05 August 2019
Bhubaneswar: As the whole nation celebrates the abrogation of Article 370 which makes Jammu and Kashmir an integral part of India, the political leaders in the valley are crying foul over the act.
To know the reason behind their outcry, we have to delve into history.
When India achieved independence, there were around 500 ‘princely states’ which conceded to India due to successful efforts by Vallabhbhai Patel. But Jammu and Kashmir proved very tough. The then and last Maharaja of the State Hari Singh wanted to have J&K as an independent State. So it did not join either India or Pakistan.
But when the state was attacked allegedly by Pakistan in October 1947, Hari Singh requested the Indian government for military assistance. And what he got in exchange was the state’s accession to India.
The Instrument of Accession did not result in the merge of the State in India. It made a temporary settlement where the country would handle the defense, foreign affairs, and communication and Kashmir could have its own constitution, flag, and Prime Minister. Jammu and Kashmir, unlike the other princely states, was not willing to accept the Constitution of India and was adamant on acting only on the basis of the terms of the Instrument.
In 1949, then Prime Minister of India Jawaharlal Nehru had directed Kashmiri leader Shaikh Abdullah to consult Dr. B.R Ambedkar to prepare draft suitable for Kashmir.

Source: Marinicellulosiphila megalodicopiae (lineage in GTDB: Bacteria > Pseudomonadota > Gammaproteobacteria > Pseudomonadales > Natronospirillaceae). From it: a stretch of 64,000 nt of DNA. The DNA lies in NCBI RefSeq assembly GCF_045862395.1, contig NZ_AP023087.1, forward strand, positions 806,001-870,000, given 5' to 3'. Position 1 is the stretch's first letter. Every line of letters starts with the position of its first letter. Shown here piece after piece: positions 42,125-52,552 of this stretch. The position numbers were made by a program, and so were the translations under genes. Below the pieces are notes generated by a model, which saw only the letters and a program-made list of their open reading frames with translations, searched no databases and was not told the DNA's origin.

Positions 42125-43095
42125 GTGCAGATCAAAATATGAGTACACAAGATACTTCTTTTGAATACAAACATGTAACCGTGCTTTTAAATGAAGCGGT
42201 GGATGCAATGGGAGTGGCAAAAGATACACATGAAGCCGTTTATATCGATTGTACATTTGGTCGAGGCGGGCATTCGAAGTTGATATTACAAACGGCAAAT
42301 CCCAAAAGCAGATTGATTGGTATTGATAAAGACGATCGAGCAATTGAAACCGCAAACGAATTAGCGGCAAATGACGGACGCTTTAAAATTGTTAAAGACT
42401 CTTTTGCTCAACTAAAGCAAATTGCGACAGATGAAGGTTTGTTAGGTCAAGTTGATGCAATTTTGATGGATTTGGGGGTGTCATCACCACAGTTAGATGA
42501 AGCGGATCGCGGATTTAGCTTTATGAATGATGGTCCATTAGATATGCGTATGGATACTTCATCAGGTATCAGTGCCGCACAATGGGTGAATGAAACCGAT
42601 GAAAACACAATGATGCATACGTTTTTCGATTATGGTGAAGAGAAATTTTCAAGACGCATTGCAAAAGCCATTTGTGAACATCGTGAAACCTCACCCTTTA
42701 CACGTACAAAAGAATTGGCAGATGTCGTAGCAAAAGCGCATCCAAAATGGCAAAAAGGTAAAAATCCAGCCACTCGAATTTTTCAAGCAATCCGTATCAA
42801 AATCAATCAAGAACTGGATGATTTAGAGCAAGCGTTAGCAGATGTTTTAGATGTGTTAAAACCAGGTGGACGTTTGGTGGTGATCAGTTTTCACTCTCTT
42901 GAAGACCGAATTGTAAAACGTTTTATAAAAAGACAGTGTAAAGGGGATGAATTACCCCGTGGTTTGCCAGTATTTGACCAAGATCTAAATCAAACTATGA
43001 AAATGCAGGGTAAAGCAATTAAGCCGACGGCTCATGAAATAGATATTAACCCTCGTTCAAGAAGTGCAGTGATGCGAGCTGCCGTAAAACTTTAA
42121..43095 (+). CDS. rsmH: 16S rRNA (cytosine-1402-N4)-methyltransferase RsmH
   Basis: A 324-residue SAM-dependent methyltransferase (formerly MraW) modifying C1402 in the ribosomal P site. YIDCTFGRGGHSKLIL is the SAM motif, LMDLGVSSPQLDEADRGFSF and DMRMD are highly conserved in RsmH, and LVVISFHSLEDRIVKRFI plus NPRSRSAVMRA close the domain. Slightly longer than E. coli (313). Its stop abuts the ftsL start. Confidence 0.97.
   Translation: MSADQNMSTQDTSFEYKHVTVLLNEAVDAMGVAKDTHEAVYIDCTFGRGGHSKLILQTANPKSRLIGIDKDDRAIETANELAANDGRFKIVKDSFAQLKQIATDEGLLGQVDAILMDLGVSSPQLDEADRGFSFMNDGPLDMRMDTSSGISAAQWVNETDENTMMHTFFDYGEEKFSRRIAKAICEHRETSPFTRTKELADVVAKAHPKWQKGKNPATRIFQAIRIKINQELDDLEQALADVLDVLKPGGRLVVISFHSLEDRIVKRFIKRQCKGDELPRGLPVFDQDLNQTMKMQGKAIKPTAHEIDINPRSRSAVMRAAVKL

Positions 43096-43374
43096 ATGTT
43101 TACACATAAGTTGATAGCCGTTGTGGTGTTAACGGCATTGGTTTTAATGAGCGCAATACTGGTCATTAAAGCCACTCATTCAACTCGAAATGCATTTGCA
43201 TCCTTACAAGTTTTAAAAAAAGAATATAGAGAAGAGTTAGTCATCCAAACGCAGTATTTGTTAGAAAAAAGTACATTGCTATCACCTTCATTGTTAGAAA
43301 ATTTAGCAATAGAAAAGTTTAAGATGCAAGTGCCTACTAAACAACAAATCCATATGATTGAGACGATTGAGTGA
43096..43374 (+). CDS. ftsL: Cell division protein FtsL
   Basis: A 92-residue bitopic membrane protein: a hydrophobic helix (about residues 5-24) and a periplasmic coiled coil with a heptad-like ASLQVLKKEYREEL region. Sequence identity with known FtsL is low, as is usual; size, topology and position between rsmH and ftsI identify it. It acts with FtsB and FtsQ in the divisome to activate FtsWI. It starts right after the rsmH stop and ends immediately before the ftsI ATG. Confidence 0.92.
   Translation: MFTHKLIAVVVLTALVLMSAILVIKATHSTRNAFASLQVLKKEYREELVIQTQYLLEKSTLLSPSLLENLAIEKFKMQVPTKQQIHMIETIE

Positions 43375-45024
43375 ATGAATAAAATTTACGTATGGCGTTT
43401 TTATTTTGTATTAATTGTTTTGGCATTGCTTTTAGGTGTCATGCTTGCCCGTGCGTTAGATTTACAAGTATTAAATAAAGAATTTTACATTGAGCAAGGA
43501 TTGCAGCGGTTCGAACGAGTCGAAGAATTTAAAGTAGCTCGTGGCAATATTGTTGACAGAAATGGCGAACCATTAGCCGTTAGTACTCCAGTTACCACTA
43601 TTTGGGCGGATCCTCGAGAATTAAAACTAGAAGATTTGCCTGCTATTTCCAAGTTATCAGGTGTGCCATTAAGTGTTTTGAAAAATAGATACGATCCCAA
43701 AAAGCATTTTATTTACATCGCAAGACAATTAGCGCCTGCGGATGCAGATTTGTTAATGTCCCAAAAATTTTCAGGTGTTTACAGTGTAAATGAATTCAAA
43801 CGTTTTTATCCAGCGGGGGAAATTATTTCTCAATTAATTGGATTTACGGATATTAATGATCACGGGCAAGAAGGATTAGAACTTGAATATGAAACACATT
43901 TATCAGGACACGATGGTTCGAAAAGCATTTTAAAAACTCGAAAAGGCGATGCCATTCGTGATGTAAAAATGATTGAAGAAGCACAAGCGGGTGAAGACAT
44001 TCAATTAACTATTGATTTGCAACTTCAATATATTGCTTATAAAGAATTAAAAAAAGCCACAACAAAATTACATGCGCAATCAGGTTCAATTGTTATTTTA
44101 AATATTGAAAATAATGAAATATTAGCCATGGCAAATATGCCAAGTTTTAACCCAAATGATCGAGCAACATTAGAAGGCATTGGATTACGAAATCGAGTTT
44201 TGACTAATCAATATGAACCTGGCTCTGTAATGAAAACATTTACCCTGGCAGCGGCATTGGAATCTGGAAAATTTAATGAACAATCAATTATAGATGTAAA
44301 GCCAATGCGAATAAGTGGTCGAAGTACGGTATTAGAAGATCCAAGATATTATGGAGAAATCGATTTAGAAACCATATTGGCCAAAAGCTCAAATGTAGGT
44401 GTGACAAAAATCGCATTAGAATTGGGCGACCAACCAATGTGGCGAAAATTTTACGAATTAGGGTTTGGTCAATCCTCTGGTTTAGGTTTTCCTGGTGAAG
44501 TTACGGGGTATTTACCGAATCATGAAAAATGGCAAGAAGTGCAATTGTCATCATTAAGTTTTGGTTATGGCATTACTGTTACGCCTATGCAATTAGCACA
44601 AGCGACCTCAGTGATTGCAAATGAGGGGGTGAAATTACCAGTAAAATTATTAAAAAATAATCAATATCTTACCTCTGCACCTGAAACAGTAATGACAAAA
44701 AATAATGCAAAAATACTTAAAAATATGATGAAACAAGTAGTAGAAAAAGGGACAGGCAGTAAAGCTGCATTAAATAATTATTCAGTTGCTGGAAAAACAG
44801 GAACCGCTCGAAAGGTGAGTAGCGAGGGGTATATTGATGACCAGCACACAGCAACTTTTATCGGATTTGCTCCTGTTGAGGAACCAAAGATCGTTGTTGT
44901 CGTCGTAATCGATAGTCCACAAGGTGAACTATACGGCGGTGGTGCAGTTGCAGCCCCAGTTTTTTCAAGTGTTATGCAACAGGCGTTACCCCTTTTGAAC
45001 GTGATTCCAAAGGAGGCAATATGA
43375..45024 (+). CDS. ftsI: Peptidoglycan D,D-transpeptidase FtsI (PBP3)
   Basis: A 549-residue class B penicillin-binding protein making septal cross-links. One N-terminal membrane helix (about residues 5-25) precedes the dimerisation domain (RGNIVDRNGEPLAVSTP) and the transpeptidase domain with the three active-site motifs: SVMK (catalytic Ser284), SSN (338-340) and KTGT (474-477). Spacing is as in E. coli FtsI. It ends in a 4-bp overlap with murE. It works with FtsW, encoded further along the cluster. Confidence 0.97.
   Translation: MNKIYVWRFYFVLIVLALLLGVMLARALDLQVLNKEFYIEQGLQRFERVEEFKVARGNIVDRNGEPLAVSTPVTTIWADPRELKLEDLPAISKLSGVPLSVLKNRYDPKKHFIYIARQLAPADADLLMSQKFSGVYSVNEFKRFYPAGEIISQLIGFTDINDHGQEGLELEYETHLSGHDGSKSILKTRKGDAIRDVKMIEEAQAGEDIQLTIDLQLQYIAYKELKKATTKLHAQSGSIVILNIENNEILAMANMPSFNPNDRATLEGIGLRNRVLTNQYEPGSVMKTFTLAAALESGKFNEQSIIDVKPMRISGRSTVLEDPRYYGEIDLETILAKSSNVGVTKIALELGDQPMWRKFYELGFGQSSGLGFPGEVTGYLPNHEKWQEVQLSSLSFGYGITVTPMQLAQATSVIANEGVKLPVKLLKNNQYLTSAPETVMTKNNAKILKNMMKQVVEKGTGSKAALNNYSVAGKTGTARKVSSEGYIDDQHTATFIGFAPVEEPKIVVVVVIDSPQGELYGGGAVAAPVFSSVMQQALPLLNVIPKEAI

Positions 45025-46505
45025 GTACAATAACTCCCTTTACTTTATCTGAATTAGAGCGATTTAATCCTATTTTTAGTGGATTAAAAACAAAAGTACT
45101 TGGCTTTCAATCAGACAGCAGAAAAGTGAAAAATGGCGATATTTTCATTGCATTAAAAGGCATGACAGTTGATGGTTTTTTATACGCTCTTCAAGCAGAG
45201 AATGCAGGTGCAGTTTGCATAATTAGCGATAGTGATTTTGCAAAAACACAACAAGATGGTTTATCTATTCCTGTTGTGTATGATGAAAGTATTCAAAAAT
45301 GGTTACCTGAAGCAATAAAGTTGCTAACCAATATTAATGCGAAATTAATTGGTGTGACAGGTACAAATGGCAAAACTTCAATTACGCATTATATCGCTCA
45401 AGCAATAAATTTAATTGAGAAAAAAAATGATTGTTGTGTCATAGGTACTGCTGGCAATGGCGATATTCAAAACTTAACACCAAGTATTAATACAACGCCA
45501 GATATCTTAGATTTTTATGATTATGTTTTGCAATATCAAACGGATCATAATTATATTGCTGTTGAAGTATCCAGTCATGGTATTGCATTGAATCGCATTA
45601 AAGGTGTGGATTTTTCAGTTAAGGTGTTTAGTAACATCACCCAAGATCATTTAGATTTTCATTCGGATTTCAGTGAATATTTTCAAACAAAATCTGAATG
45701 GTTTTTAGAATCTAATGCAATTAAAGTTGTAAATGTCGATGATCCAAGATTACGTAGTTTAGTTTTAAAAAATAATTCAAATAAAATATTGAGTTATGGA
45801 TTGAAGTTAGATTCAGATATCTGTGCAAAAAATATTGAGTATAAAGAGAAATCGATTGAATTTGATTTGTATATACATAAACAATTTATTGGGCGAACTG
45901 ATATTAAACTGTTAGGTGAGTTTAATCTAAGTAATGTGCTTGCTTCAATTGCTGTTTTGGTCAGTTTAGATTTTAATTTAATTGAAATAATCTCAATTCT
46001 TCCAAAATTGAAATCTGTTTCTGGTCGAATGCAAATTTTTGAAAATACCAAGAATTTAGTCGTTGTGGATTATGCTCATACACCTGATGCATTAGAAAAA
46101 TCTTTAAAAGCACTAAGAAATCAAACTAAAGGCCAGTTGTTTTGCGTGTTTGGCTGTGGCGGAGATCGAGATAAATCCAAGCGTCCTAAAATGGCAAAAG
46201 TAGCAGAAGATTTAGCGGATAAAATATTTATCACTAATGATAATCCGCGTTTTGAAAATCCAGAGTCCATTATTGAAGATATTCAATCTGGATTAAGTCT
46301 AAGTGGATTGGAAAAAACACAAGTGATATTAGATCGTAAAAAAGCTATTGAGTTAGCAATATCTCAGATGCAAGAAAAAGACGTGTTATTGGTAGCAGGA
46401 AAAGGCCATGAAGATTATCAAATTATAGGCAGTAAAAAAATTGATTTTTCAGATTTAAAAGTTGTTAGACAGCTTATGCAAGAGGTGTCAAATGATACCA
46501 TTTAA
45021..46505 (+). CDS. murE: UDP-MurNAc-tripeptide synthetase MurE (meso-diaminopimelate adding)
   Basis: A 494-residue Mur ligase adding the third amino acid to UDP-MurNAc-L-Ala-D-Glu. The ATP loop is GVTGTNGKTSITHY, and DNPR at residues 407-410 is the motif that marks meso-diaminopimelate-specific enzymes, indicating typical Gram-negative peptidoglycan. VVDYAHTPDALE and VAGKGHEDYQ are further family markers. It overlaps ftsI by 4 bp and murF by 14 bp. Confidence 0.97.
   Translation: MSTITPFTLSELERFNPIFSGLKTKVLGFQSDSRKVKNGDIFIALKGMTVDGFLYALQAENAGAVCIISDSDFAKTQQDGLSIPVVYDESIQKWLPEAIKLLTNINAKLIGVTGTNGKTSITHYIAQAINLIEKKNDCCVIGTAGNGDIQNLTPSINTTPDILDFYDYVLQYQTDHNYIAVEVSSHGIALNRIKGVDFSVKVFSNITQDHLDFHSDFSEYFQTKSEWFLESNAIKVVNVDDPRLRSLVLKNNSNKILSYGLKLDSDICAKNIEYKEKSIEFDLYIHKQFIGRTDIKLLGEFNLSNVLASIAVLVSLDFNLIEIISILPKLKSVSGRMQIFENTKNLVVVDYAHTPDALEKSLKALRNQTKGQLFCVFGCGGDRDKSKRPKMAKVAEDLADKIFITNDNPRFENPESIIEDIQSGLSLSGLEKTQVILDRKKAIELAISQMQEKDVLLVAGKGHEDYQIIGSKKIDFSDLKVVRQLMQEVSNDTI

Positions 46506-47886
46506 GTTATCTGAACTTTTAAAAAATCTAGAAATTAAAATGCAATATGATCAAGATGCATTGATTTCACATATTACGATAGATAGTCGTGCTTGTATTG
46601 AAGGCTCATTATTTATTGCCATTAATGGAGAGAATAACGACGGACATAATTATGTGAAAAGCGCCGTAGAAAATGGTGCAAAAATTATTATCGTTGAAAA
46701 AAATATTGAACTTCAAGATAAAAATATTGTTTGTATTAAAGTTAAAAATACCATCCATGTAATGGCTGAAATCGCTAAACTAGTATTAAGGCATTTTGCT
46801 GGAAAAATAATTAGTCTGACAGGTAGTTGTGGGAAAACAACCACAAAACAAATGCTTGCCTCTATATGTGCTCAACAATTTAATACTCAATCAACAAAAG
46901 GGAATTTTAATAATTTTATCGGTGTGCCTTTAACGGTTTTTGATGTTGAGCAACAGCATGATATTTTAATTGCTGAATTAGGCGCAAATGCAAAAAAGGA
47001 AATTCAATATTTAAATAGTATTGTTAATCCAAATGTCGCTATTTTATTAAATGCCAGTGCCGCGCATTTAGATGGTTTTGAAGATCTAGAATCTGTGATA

Dr. B.R Ambedkar, who was the first law minister of India and was the chairman of the Constitution drafting committee but he refused to draft Article 370 because he was strictly opposed the Article 370 of Indian Constitution.
Ambedkar thought that by inserting that Article and making limited application of laws made by Parliament for the state of Jammu and Kashmir, it would create lots of problem rather than solving.
So, Gopalaswami Ayyangar, a minister without a portfolio in Nehru’s government, moved the Bill for Article 370 in India’s Constituent Assembly. Article 370 of the Indian constitution gives Jammu and Kashmir the status of a special state, where the state can form its own constitution and make laws through their own constituent assembly (along with some exceptions).
Article 35A which was introduced after the adoption of Article 370 in the constitution, specifically deals with the rights and privileges of the permanent residents of Jammu and Kashmir. It allows the assembly to define “permanent residents” of the state, and the assembly can also alter the definition of a permanent resident by two-thirds majority. According to Article 35A, the non-permanent residents of Jammu and Kashmir cannot own property in the state, they don’t have right to vote in state legislative elections and can’t apply for government jobs.